Dorsland Otjovasando Afrikaans Means "thirst land" for the bore-hole that was drilled in the dry area to attract wildlife.
Skerpioenbult Otjovasando Afrikaans Means "scorpion ridge" in Afrikaans. Apparently, a conservator killed a scorpion and threw it into the campfire which resulted in the place swarming with scorpions.
Okoumburu Otjovasando Ndonga Means "small wildebeest" and probably refers to the grassy plains used as birthing grounds by blue wildebeest.
Meyersput Otjovasando Afrikaans "Put" means pit in Afrikaans. It was named after early conservator 'Jaap' Meyer who discovered the pit originally dug up by poachers.
Nêrens Otjovasando Afrikaans Means "nowhere" or "desolate place" in Afrikaans.
Teëspoed Otjovasando Afrikaans Means "place of adversity" and the place was called so because of the hardships faced in the drilling of this borehole.
Mopanie Otjovasando Afrikaans After Mopane trees found in the area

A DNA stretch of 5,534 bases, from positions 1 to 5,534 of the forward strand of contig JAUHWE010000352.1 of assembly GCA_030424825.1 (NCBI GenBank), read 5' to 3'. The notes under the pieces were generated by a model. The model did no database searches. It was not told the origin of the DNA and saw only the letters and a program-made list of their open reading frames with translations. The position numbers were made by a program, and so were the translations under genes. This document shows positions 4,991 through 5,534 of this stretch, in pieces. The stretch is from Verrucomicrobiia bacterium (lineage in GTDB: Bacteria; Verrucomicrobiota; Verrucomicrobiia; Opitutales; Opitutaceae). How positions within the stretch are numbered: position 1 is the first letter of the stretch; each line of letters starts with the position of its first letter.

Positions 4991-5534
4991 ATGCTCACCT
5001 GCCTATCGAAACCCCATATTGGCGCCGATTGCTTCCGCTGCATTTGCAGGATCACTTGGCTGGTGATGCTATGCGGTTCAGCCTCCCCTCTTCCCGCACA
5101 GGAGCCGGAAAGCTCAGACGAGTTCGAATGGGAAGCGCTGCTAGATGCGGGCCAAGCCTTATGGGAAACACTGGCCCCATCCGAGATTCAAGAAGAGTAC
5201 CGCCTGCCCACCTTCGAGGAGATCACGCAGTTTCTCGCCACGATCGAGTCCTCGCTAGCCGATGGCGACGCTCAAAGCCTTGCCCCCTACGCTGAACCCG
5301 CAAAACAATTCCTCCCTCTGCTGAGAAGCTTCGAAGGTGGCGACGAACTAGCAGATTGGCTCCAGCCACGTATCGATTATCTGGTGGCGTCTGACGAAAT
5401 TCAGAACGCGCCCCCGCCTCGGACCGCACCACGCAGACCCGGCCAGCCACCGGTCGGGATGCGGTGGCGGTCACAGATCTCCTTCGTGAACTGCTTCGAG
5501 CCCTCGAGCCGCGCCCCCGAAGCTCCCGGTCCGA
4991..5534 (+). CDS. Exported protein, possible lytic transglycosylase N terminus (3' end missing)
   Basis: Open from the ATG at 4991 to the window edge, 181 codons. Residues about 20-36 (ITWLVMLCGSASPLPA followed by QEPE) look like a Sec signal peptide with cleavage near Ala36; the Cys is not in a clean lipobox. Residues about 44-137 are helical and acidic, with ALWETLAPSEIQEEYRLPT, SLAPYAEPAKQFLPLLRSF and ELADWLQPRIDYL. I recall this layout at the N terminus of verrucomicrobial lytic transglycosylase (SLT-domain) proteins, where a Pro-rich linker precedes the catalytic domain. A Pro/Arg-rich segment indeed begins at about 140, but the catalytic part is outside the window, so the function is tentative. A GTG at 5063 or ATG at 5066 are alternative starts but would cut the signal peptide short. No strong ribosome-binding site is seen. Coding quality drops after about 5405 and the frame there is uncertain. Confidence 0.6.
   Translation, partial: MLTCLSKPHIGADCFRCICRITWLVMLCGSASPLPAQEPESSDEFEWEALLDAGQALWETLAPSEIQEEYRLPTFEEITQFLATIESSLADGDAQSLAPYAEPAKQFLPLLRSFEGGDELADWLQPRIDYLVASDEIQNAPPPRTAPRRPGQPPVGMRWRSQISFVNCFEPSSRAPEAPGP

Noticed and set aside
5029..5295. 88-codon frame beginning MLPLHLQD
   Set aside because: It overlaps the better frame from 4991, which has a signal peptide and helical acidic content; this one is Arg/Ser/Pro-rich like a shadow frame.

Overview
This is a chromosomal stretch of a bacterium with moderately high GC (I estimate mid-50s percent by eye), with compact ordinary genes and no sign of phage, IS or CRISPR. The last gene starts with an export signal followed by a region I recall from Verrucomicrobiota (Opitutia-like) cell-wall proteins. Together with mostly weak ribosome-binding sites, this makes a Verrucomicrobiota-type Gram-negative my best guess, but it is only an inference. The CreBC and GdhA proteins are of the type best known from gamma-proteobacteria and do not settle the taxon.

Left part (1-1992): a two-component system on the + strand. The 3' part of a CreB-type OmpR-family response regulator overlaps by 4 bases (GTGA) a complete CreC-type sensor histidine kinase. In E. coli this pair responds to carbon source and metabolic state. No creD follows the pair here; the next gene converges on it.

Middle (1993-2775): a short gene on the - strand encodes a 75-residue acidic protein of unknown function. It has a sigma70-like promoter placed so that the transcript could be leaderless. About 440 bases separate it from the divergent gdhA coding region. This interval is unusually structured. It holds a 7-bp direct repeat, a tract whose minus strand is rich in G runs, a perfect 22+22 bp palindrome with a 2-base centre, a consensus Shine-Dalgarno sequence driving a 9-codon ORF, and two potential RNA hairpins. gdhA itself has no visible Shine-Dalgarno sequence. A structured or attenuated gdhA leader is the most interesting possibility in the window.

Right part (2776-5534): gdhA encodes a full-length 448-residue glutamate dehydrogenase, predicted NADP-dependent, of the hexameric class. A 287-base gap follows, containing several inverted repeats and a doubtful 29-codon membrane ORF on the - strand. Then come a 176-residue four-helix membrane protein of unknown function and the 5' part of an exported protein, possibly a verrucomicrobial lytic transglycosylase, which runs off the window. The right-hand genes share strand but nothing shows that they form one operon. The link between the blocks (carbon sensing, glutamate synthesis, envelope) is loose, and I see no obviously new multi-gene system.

Olifanttrek Otjovasando Afrikaans It is named for a bore-hole that existed on a well-used elephant migration path.
Elandsvlakte Otjovasando Afrikaans Means "Elands' plain" in Afrikaans. It was named for a bore-hole that was frequented by elands
Bitterwater Otjovasando Afrikaans Named for a bore-hole that had bitter taste because of high magnesia content in the water
Duiwelsvuur Okaukuejo Afrikaans Named for a "devilish fire" that ravaged the area in the 1960s.
Sonderkop Pan Okaukuejo Afrikaans Means "without head" for a windmill that kept losing its head wheel due to strong winds.
Arendsnes Okaukuejo Afrikaans Means "eagle's nest" in Afrikaans. Named for a tawny eagle nest that used to be in the area.
Ozonjuitji m'bari Okaukuejo Herero Literally means "two honey bees" in Herero, a play on "two Bs" after the surnames of sponsors of a windmill in the area, H.A. Boettger and L.W. Bergmann.